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Homeland Security: The Good, The Bad.... By: James Jay Carafano
Heritage Foundation | Wednesday, June 13, 2007

Next to defense, arguably the most important congressional responsibility is ensuring that the federal government has the resources and guidance needed to fulfill its domestic security role. Congress created the Department of Homeland Security (DHS) in 2002; however, it has yet to pass a DHS authorization bill--an inexcusable shortfall.

To its credit, the House Committee on Homeland Security has drafted authorization legislation every year since DHS's inception, but the measure has never been taken up by the Senate. On May 9, the House passed the Department of Homeland Security Act Authorization Act for Fiscal 2008 (H.R. 1684); once again, the Senate has failed to act.

Congress must make it a priority to improve and pass DHS authorization legislation.

The Good and the Bad

H.R.1684 includes many long-overdue initiatives that should be retained by the Senate:

  • Creating an undersecretary for policy. It has long been recognized that the Homeland Security Act of 2002, which created the department, erred in not establishing a high level officer to oversee policy and planning.
  • Requiring periodic strategic reviews. The act requires strategic assessments every four years, similar to those required of the Pentagon.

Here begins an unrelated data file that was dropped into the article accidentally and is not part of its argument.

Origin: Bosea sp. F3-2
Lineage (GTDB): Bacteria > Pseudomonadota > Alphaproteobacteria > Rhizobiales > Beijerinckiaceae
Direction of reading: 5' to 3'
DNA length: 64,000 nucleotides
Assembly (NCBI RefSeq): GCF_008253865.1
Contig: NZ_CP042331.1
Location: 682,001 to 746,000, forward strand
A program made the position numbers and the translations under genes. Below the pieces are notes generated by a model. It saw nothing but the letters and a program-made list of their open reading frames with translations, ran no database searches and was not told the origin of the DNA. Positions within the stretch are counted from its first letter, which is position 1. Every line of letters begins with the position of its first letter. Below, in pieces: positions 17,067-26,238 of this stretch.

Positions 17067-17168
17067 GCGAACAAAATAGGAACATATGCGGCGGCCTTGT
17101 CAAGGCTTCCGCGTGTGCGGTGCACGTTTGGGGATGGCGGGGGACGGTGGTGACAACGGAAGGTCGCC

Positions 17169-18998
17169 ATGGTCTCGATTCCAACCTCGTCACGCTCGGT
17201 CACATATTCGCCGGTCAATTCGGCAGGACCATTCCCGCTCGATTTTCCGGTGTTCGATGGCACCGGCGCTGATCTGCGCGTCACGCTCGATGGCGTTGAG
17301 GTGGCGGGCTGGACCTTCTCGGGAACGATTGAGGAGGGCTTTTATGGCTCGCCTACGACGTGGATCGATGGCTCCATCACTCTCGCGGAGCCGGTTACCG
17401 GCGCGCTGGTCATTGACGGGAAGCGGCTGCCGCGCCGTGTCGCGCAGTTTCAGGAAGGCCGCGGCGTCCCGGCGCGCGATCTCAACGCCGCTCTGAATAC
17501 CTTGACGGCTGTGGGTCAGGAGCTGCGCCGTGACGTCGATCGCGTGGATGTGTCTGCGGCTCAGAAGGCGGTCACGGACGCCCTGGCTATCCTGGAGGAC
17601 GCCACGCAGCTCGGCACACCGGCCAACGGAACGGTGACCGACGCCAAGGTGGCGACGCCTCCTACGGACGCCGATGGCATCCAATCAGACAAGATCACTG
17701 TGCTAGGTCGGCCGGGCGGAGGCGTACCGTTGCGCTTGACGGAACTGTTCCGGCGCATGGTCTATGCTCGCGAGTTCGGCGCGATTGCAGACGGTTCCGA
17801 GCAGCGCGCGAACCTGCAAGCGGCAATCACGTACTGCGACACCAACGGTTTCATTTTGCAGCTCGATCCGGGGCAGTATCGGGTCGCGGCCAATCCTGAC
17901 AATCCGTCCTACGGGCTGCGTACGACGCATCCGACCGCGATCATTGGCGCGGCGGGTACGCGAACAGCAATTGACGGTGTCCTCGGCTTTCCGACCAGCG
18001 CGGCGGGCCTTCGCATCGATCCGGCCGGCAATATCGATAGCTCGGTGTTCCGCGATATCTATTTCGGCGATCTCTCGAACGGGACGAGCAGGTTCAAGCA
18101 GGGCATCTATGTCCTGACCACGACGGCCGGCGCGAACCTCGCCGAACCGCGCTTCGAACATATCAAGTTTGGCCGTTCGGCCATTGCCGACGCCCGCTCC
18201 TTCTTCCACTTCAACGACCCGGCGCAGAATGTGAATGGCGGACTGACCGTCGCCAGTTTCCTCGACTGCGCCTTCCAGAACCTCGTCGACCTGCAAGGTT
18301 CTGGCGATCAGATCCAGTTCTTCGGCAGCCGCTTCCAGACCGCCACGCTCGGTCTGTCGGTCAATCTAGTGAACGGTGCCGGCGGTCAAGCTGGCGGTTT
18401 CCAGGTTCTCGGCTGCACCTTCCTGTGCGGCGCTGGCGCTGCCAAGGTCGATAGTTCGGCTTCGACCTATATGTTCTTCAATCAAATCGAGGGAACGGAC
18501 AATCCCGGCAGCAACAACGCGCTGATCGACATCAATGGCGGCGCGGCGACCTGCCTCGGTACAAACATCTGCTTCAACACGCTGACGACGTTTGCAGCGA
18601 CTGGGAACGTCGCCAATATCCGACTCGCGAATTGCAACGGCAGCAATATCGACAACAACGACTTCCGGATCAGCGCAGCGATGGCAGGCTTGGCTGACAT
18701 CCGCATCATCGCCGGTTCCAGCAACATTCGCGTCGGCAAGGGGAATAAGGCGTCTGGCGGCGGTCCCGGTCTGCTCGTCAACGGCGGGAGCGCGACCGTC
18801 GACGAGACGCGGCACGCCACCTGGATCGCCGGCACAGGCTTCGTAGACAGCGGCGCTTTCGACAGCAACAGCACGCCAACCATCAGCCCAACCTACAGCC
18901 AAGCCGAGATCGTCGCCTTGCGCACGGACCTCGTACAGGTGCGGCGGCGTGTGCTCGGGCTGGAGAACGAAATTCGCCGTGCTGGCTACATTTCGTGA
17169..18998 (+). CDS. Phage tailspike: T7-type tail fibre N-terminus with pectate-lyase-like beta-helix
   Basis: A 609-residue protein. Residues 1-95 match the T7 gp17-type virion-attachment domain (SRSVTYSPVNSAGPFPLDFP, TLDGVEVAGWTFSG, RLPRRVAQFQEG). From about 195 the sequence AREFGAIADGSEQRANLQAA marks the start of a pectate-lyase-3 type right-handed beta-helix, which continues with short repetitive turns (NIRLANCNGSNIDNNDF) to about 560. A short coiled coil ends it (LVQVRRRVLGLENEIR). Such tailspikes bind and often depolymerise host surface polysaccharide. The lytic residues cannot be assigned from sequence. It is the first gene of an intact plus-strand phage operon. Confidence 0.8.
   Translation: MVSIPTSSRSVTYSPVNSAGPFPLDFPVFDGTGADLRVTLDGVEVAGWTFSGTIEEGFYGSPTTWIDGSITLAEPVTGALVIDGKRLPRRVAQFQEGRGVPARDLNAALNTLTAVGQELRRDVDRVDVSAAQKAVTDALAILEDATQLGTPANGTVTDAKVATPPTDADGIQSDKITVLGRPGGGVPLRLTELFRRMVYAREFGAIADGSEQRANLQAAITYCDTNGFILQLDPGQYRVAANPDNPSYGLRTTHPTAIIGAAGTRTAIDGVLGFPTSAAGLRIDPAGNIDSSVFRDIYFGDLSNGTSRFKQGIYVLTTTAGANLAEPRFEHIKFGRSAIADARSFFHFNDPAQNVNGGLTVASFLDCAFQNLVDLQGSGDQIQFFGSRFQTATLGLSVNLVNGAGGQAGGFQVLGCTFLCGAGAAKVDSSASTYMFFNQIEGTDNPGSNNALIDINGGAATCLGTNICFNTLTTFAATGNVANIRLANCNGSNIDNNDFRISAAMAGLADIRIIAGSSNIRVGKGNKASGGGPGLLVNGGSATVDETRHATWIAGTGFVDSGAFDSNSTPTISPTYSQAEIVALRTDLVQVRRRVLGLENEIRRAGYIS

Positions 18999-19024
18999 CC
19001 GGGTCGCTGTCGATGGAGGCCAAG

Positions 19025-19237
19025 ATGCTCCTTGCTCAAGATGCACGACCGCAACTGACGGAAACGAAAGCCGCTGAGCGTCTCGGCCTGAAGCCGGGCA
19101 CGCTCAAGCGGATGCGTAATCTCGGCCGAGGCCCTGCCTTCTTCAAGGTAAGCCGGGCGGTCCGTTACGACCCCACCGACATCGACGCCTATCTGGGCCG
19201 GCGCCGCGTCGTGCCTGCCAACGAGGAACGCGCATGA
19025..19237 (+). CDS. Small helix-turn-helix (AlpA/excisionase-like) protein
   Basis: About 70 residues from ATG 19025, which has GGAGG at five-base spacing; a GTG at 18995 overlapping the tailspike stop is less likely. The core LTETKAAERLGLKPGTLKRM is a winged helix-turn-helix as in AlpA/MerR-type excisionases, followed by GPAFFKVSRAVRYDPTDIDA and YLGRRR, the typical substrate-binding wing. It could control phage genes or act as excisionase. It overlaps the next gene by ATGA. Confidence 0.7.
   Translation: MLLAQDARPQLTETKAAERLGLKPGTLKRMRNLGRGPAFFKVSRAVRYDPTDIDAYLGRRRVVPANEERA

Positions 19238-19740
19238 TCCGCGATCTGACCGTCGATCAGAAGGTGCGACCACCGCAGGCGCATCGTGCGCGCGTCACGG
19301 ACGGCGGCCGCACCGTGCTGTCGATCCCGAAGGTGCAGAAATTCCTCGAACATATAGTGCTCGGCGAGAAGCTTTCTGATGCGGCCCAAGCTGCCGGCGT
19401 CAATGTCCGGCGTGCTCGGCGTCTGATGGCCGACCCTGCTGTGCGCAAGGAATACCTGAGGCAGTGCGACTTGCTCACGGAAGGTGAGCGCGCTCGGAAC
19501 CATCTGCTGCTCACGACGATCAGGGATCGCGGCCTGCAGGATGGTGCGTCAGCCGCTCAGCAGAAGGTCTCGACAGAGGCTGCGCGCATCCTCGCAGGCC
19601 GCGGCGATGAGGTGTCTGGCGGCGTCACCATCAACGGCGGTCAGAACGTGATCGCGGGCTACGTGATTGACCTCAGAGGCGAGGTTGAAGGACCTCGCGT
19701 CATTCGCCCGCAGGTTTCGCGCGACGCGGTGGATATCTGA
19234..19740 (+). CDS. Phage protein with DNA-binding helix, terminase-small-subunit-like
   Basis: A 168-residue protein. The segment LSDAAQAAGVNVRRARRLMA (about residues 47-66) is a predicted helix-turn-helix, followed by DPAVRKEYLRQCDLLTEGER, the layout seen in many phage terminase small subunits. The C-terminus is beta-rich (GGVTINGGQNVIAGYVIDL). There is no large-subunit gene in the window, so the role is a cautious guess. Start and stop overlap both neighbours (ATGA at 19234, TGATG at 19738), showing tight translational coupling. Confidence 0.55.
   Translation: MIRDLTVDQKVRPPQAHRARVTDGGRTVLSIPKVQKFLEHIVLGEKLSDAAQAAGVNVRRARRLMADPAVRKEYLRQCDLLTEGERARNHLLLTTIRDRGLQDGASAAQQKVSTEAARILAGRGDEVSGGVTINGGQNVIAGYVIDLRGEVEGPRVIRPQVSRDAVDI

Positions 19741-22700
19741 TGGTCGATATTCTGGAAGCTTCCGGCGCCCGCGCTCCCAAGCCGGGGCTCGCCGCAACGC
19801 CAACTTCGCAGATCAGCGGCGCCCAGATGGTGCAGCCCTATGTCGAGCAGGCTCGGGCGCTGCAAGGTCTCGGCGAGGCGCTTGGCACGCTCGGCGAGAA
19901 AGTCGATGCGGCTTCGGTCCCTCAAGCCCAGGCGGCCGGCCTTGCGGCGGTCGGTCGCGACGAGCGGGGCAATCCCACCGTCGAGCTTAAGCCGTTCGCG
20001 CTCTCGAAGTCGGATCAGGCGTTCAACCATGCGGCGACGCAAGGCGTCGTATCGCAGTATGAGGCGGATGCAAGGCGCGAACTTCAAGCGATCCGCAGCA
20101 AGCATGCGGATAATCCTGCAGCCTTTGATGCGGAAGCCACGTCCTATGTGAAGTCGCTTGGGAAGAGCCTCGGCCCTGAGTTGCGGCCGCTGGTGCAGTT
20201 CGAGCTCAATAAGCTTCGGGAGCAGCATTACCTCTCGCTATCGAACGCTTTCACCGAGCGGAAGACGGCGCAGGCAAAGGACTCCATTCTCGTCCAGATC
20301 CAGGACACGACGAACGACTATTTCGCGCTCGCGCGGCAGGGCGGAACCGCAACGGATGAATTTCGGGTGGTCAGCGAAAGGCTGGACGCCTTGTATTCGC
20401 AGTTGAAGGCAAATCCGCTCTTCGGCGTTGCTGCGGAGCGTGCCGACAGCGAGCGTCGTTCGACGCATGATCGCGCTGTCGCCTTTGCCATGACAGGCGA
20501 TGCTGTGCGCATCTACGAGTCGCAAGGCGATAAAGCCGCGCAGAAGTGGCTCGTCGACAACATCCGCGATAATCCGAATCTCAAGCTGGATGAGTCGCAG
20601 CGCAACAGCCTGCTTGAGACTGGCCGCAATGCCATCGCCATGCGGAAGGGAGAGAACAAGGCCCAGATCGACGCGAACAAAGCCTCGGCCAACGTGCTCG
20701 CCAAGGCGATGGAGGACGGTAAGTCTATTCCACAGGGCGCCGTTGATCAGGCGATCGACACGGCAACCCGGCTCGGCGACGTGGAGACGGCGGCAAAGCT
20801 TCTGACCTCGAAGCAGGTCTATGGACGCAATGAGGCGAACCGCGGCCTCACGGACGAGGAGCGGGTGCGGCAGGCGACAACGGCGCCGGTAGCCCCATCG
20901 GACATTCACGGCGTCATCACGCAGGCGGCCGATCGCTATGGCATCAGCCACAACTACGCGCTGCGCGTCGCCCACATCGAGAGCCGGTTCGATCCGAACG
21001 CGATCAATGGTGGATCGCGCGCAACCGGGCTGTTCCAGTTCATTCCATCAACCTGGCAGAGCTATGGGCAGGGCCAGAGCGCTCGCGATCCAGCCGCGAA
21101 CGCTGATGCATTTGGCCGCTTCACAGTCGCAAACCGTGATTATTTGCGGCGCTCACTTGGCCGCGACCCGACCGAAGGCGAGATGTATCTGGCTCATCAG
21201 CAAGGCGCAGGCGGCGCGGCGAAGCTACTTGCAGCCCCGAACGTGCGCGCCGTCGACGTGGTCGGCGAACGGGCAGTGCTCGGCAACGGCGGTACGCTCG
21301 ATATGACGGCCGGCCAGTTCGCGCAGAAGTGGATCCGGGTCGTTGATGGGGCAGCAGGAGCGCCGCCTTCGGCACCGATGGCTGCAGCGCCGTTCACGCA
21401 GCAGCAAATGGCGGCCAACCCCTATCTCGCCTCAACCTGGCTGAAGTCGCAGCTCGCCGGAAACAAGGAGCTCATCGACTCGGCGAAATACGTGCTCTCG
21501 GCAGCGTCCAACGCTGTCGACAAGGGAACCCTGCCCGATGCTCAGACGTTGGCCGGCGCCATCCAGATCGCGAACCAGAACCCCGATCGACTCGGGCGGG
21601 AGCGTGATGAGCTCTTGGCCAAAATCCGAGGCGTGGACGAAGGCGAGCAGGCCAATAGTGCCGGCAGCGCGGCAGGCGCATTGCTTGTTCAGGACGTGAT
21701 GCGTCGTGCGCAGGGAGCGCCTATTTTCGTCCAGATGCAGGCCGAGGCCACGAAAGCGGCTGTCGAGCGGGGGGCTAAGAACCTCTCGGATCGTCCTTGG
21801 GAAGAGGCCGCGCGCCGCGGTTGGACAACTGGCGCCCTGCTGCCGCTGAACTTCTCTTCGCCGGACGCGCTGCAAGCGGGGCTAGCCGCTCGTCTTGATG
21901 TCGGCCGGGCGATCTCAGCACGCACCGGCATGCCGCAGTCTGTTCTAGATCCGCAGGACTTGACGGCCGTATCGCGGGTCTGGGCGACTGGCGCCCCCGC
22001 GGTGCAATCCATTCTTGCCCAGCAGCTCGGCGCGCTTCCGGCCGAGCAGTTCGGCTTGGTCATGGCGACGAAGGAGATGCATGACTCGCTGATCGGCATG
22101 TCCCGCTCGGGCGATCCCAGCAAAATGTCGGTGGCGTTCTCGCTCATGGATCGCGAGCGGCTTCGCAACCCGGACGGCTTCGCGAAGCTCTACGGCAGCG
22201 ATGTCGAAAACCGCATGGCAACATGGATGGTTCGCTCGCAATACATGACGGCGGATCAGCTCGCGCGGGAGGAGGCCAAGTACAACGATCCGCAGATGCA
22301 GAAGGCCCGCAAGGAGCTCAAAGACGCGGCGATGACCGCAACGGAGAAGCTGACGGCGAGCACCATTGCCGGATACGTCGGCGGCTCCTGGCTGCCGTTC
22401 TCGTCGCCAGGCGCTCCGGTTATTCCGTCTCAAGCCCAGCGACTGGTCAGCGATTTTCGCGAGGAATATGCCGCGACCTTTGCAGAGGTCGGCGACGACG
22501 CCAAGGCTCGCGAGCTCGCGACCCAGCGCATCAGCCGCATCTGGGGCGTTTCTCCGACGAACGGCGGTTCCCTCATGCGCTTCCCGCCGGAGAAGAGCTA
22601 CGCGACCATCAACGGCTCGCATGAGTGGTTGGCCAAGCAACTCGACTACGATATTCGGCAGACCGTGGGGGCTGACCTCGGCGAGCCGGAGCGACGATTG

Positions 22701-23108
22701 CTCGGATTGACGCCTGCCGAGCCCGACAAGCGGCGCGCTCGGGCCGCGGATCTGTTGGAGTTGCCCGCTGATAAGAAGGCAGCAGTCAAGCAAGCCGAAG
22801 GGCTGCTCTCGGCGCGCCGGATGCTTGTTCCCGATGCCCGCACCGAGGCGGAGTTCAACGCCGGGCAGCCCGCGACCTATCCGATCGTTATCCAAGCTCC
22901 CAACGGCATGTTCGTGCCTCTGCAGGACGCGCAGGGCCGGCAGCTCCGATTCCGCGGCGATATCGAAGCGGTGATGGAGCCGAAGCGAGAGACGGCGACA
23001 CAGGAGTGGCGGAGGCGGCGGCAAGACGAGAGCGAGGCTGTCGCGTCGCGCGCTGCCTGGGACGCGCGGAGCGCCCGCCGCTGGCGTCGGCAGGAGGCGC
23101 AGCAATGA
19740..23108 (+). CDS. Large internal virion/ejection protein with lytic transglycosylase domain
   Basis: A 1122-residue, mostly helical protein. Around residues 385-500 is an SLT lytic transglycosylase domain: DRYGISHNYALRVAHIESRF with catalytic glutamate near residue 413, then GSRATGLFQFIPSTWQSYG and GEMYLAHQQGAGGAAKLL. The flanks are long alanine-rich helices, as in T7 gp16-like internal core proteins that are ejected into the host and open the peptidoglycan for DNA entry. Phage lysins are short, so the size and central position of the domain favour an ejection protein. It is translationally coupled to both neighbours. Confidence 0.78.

• Calling on Congress to reform oversight by consolidating jurisdiction of DHS activities under one committee in the House and one committee in the Senate. This was a key recommendation of the 9/11 Commission.

The Senate should make the following changes to H.R. 1684:

  • Remove provisions repealing the civil service reforms established in the Homeland Security Act of 2002. The Administration must have the flexibility to adjust its workforce to meet the emerging national security challenges of the 21st century.
  • Eliminate requirements to replace existing Federal Acquisition Regulations with "buy America" policies, which limit the purchase of some goods and services to domestic sources. These protectionist provisions would hurt homeland security by stifling innovation and increasing costs. The DHS should get the "biggest bang for the buck" when awarding contracts.
Time to Act

The United States is waging a long battle against transnational terrorism. Congress must pay consistent and close attention to homeland security through the authorization process. Passing an annual authorization bill and further consolidating the jurisdiction over DHS would show that Congress takes its responsibilities seriously.

James Jay Carafano, Ph.D., is Assistant Director of the Kathryn and Shelby Cullom Davis Institute for International Studies and Senior Research Fellow for National Security and Homeland Security in the Douglas and Sarah Allison Center for Foreign Policy Studies at The Heritage Foundation.

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